To understand stress, we need to look at the events that occur, our thoughts about them, and the way we respond.

Stressors: Stress-provoking situations are known as stressors. Between major life events (moving, school, job changes etc) and day-to-day hassles (traffic, busy family lifestyles), we are faced with many stress-provoking situations. Our attitude and thoughts towards these situations determines our response.

Coping effectively requires an understanding of the situations we perceive to be stressful.

The Stress Response: If we determine a situation to be stressful, our body's release adrenalin, a natural body chemical. This is referred to as the "fight or flight" response, and starts the first stage of the stress response.

Some physical signs may include muscle tension and difficulty sleeping (insomnia), whereas emotional signs may include outbursts of crying or anger.

Understanding your response to stressful situations is one of the first steps in developing your ability to lower your stress levels.

The first step to coping with stress is to know what, when and how it is happening. Signs of stress are clues you can use to change your response to stress. The next time you feel you are getting "stressed", take the time to check your body, your emotions and your behaviour. Recognizing your signs of stress, will help you begin to realize when you need to do something to cope.

Stages of Stress

When stressed, some or all of the following stages may occur:

Stage 1: Mobilization of Energy

Your body starts the "fight or flight" response to a frightening stressor (ie., an event you did not expect, like a near auto accident). This causes adrenalin to be released, a pounding heart and sweaty palms. This is called primary stress. Secondary stress refers to situations where you choose to put yourself under stress (e.g. the night before your wedding).


- increased heart rate and blood pressure
- rapid breathing
- decreased digestion rate, creating butterflies and indigestion

Stage 2: Exhaustion or Consuming Energy

If Stage 1 is not resolved, the body begins to use and release its stored energy reservoir of sugars and fats.


- feeling driven
- feeling pressured
- tiredness and fatigue
- increase in smoking, coffee drinking and/or alcohol consumption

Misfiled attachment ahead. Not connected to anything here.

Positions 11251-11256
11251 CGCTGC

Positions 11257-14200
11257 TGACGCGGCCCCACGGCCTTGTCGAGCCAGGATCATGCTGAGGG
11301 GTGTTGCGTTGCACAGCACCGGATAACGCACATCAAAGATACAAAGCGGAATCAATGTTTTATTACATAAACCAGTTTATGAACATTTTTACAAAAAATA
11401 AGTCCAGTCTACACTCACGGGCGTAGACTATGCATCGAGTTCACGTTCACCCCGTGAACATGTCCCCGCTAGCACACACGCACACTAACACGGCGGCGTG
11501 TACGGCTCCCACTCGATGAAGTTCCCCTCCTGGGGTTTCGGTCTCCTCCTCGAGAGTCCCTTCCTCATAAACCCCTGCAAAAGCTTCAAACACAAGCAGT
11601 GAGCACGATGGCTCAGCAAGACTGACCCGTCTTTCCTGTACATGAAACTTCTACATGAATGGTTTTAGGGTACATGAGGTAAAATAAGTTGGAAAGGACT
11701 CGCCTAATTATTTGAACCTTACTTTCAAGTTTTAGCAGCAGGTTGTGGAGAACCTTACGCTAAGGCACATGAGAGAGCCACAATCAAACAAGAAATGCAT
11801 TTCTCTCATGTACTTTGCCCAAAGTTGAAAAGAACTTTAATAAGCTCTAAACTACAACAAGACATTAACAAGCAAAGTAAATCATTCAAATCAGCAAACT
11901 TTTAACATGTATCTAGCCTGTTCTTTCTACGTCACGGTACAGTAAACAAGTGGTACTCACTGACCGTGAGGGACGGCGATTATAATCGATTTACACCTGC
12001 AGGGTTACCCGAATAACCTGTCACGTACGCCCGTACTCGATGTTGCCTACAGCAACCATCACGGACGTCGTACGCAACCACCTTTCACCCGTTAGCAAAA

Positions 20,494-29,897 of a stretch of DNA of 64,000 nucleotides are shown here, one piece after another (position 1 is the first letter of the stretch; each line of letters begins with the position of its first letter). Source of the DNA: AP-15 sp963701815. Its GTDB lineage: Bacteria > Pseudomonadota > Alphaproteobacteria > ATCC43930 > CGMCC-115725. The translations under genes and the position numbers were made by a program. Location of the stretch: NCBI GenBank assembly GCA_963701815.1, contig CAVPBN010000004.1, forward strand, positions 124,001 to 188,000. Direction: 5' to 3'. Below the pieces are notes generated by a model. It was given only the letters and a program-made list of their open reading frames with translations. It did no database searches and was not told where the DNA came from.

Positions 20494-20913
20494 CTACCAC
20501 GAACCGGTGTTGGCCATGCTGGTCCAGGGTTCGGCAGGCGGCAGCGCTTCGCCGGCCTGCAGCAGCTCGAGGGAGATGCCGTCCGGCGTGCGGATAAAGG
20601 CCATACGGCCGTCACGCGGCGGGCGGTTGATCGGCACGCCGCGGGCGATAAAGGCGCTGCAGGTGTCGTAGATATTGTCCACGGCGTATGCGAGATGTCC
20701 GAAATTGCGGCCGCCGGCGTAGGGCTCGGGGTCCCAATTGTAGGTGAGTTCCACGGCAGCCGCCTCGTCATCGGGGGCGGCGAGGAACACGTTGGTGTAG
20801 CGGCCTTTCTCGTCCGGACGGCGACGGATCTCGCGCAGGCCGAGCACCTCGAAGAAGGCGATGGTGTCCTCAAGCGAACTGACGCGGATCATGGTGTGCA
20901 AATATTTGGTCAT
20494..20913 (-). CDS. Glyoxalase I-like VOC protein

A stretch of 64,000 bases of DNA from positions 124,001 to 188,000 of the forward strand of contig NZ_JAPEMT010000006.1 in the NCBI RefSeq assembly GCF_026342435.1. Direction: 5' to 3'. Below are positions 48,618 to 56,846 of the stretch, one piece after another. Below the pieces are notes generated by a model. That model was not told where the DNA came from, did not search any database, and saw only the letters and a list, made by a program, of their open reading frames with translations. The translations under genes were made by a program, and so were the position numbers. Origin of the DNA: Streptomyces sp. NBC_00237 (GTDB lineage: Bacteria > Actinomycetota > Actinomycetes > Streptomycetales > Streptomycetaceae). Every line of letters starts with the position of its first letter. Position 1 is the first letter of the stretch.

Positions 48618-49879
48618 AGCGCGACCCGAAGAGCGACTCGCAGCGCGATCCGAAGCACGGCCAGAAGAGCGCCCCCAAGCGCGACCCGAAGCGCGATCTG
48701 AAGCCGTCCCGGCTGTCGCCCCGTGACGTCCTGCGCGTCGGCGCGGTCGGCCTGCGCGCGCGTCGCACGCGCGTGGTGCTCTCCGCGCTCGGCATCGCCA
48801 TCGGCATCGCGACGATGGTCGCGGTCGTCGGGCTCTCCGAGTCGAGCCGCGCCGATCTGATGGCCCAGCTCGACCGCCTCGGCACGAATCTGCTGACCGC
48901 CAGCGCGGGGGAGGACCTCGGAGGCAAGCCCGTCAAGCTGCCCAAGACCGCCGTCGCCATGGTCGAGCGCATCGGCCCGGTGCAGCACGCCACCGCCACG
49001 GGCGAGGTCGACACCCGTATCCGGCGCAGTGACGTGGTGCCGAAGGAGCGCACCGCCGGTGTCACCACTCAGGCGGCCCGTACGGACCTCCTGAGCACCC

- memory loss
- acute illnesses such as colds and flu

Stage 3: Draining Energy Stores

Chronic stress may develop if the stressful situation continues unresolved.


- heart disease
- ulcers
- mental illness
- insomnia (difficulty sleeping)
- errors in judgement
- personality changes

Effects on Physical and Mental Health

Excessive stress can lead to poor health. Common symptoms may include feeling tense or anxious, headaches, stomach complaints or symptoms that mimic old illnesses.

Some evidence suggests stress may contribute to the development of heart disease and stroke. Prolonged stress may result in higher blood cholesterol and increases in blood pressure.

In an attempt to cope, rather than exercising to manage stress, some people develop destructive habits, such as overeating, eating unhealthy foods, excessive drinking and smoking, abusing drugs, and blaming others. Some resort to physical violence, most often with family members.

Depression and anxiety may be the result of chronic stress. Both mental health conditions are broad in scope, however, left unattended and untreated, can be debilitating.

Author's Bio: 

George Bielay has been a practicing therapist since 1991. During this time, he has worked in various counselling settings such as community mental health agencies, marriage and family therapy clinics, residential treatment centres, employee assistance programs and post-secondary schools and universities. I have also taught at the post-secondary level, and am a Clinical Supervisor to professional therapists. If you are looking for Anxiety Counselling, please visit us online today!